Calls for help to the St Vincent de Paul Society in the city continue to be up by 30 per cent in the New Year, a situation which its administrator describes as “unusual”.
Colm Noonan says there has been no “let-up” in appeals for assistance since Christmas when the charity experienced this rise initially. Some 50 per cent of requests are from first time callers.
“We’ve been very, very busy. There has been no let-up. We are at the same level now as we were before Christmas,” he explains.
He says the increase may be partly attributable to the recent flooding and the effects of the recession beginning to bite further. More people are losing their jobs and many of those who were made redundant earlier on have used up their savings and redundancy money to make ends meet. Many are in arrears with their mortgage.
“There is no question, things are getting really tough for a lot of people. This year is going to be the year when retail will get a hammering, I fear, and more people will lose their jobs. This reminds me of the 1980s, there is a sense of deja vu. In some ways it is worse now because there is not the facility for mass emigration like there was before. This is a different type of recession, it knows no bounds. 2009 was a very difficult year, it ended very badly for many people.”
The problem seems to be worse in the city, according to Mr Noonan, who attributed this to the “sheer volume” of people living there.
“People are hurting, young people with small children, especially. People on low incomes are really hit. There is an awful lot of hardship out there and I am extremely concerned that there is more to come. It is so unfair that these are the people who benefited least from the Celtic Tiger and now they are most affected.”
He outlines the charity is helping some people it reached out to during the recession of the 1980s.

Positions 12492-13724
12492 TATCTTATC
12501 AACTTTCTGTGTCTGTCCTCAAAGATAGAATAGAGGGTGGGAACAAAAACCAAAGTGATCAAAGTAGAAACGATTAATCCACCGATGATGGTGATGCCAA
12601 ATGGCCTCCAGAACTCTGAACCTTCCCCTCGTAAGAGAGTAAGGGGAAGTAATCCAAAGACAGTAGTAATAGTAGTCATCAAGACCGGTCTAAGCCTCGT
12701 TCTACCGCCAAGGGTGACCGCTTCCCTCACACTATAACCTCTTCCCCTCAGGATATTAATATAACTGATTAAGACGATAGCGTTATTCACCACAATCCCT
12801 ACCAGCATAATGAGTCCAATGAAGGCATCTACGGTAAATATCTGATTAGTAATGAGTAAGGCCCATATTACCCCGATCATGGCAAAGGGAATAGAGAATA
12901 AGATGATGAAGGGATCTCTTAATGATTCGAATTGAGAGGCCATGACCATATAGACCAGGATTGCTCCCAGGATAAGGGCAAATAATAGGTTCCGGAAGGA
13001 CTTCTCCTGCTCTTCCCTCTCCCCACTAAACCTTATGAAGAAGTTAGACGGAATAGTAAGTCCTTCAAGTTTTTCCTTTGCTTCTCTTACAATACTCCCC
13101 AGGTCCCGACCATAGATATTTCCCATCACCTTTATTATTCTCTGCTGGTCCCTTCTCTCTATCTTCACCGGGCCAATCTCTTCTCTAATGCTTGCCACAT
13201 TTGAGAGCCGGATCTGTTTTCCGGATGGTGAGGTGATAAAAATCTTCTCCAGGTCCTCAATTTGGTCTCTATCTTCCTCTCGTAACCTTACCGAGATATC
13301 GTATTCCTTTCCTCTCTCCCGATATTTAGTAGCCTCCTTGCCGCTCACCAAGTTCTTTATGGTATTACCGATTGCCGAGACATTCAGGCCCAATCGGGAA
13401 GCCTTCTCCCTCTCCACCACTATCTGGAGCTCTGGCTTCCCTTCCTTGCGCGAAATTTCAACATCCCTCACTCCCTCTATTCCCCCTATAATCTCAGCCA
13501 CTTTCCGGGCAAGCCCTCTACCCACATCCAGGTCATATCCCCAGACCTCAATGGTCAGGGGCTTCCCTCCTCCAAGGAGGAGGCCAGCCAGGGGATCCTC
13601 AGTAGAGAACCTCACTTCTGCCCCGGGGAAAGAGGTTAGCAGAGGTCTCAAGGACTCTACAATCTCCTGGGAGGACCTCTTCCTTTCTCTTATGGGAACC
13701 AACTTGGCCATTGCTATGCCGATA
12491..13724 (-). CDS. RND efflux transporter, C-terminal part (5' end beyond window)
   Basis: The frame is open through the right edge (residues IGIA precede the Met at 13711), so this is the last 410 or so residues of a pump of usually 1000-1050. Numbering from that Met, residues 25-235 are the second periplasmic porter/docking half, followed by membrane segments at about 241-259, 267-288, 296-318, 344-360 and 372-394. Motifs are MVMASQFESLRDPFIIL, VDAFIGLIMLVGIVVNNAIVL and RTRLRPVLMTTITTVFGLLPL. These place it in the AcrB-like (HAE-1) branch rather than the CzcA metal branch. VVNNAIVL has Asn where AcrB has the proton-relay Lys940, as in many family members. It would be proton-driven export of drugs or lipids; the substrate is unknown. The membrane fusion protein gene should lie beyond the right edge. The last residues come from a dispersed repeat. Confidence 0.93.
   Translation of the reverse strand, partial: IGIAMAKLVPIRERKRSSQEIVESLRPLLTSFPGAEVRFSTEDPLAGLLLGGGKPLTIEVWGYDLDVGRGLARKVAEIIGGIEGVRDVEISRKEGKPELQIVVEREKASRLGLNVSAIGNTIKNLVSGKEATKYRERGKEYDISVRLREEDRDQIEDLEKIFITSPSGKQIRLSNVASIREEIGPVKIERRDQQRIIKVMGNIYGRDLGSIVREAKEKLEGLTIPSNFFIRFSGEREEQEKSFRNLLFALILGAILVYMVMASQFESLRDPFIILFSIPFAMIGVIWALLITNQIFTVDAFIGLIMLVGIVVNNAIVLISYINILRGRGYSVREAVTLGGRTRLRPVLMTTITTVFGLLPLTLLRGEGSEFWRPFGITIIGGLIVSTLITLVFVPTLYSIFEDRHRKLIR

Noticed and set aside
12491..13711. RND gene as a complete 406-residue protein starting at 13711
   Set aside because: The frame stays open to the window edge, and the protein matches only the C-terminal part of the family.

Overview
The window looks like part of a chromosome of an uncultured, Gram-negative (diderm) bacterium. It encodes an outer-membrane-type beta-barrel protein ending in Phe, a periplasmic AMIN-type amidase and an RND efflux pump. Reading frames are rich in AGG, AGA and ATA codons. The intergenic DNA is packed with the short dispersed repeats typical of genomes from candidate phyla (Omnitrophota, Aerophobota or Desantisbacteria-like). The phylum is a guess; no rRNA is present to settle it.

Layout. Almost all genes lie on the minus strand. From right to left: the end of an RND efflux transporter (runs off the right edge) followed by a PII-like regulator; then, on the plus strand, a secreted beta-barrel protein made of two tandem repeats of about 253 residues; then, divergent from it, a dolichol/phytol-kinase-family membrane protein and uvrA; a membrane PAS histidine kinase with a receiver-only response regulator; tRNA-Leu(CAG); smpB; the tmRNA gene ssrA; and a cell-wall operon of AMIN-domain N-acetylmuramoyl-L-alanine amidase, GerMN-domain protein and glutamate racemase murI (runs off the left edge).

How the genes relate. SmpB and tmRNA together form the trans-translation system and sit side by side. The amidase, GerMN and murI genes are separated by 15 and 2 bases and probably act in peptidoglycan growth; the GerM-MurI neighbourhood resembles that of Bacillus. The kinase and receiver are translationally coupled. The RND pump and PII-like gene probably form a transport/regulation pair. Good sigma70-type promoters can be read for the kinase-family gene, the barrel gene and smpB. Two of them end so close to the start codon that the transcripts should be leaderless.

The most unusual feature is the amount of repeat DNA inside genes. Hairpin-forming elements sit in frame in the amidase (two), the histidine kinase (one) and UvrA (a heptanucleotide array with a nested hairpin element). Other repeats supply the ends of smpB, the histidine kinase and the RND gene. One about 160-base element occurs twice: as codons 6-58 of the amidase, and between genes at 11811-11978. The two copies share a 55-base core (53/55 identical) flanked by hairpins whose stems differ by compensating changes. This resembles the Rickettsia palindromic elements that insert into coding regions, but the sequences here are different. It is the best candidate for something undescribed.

Lone parents are the charity’s main clients. “They are a group we find get hardest hit. They would include widows, deserted wives, single parents/widowers - any parent rearing children on their own.”
Requests for help from all groups have continued “steadily” in January, according to Mr Noonan.
“We would normally make 400 calls a week to families and this increases to 1,100 at Christmas. Now we are coming into another busy period, Holy Communions. We have very little left in terms of Communion wear and are appealing to people to donate boys and girls Communion clothes to us. The sooner we get them, the better because people are already putting down deposits on such items in shops.”
He says he was humbled by the “incredible” response of Galway people to the society’s Christmas appeal.
“Our collection was way up on other years. In the middle of a recession this is incredible. It is very humbling for all of us.”
He stresses people do not need to be “destitute” to contact the St Vincent de Paul for help.
“We can’t pay €10,000 in mortgage arrears for someone but we can advise them. We can help them work out something. We would advise people to get in touch with us and their lenders sooner rather than later.”